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Microsoft sneaks 1GB of memory into new laptop mouse

Microsoft sneaks 1GB of memory into new laptop mouse

Dan Ackerman Editorial Director / Computers and Gaming
Dan Ackerman leads CNET's coverage of computers and gaming hardware. A New York native and former radio DJ, he's also a regular TV talking head and the author of "The Tetris Effect" (Hachette/PublicAffairs), a non-fiction gaming and business history book that has earned rave reviews from the New York Times, Fortune, LA Review of Books, and many other publications. "Upends the standard Silicon Valley, Steve Jobs/Mark Zuckerberg technology-creation myth... the story shines." -- The New York Times
Expertise I've been testing and reviewing computer and gaming hardware for over 20 years, covering every console launch since the Dreamcast and every MacBook...ever. Credentials
  • Author of the award-winning, NY Times-reviewed nonfiction book The Tetris Effect; Longtime consumer technology expert for CBS Mornings
Dan Ackerman
2 min read

Microsoft has a handful of new laptop mice the company wants you to know about this morning. And while Microsoft isn't usually the first brand name that springs to mind when you think of computer hardware (software's another story), a few of the promised features look interesting enough to check out.

The Memory Mouse 8000 includes 1GB of flash memory in the USB receiver.

The $99 Microsoft Mobile Memory Mouse 8000 calls itself the world's "first rechargeable notebook mouse with 1GB of flash memory built right into the transceiver," which we suppose is technically true, since the only other mouse we can think of that includes flash memory in the receiver runs off of AA batteries.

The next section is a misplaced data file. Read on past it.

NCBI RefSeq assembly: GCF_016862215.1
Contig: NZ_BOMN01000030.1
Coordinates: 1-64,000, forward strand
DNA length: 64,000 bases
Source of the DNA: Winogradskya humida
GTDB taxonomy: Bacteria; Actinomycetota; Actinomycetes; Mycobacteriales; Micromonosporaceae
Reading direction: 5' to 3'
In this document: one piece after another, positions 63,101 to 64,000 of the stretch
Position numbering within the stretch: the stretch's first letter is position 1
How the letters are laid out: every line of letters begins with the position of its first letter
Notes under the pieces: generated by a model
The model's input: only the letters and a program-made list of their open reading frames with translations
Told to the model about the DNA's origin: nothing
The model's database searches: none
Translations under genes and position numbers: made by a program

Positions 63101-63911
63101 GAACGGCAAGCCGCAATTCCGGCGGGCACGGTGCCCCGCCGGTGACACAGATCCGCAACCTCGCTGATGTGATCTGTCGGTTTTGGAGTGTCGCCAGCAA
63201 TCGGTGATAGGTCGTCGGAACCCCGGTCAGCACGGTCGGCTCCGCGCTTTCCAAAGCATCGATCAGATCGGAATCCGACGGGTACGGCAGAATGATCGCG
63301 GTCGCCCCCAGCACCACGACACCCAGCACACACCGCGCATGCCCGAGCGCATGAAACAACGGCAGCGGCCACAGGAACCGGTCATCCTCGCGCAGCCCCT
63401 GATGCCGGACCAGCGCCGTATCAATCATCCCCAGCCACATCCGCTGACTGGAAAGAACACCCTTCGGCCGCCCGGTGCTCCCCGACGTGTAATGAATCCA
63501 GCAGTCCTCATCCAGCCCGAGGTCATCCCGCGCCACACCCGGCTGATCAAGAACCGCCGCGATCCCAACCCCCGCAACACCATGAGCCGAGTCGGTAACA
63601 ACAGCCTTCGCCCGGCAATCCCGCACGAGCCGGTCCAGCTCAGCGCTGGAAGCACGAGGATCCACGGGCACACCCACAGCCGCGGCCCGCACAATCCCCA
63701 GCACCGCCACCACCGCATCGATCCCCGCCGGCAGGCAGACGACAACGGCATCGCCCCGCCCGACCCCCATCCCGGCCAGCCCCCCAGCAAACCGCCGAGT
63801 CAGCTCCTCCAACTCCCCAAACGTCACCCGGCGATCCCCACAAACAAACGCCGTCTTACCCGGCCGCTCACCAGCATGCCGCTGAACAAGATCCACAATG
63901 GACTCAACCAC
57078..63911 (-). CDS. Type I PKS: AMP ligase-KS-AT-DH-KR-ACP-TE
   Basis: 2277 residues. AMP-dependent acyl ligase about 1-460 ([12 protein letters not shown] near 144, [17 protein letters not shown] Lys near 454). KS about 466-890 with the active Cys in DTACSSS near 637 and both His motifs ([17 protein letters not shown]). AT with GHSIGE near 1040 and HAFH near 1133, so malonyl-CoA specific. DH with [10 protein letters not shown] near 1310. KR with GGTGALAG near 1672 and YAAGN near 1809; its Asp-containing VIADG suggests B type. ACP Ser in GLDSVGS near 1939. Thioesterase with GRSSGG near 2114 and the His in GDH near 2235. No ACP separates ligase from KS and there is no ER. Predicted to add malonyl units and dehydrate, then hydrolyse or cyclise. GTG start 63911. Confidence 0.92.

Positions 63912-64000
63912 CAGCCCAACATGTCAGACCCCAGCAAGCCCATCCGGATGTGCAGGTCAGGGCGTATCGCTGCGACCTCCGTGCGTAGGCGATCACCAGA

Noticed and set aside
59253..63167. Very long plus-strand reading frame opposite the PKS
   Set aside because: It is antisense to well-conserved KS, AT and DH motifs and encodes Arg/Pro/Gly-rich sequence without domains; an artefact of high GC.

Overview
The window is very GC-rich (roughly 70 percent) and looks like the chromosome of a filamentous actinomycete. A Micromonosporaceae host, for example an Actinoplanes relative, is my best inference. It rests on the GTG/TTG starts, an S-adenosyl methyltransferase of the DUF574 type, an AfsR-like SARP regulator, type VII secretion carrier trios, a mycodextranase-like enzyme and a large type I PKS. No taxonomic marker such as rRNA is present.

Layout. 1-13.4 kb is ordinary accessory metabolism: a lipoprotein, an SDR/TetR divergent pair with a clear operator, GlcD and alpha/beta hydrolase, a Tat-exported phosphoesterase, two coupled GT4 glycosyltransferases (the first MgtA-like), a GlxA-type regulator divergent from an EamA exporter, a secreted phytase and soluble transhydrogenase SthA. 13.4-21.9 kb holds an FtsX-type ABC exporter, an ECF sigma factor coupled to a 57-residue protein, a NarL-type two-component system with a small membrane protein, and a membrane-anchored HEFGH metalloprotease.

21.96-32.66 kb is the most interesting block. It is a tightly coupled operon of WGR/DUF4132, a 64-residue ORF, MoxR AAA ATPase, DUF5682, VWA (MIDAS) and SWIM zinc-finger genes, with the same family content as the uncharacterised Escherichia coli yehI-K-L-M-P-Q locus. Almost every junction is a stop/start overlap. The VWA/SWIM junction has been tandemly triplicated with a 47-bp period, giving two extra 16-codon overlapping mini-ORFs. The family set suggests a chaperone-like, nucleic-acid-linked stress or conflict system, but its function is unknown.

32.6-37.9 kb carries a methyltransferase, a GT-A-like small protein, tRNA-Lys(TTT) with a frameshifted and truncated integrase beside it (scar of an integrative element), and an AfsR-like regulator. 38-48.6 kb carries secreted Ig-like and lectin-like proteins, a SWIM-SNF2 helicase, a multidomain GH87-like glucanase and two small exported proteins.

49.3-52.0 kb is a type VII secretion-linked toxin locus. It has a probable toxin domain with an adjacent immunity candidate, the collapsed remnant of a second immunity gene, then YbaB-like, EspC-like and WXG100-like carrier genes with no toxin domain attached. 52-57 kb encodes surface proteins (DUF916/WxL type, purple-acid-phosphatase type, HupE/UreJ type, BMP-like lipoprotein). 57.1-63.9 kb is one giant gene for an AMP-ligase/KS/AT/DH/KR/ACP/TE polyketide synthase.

Still, having some onboard storage space on the USB receiver is an idea we're fond of, and it's especially good for taking PowerPoint files and presentations along on the road. Also cool is the little switch on the bottom of the mouse that switches between Bluetooth and 2.4GHz wireless modes. The Memory Mouse will be available in October.

Two other new MS mice are also debuting this morning. The Microsoft Bluetooth Notebook Mouse 5000 can obviously operate without the need for a USB receiver, thanks to the built-in Bluetooth technology found in most (but not all) laptops today. Look for it in October, for $49.

Slightly more pedestrian is the Wireless Notebook Laser Mouse 7000, which has a snap-in USB receiver that easily stores in the bottom of the mouse itself--handy for traveling. Even though it's small in size, we like the ergonomic design, curved to fit our hand--as most portable laptop mice tend to be small, flat, and not very comfortable for extended use. It should be available for $49 later in September.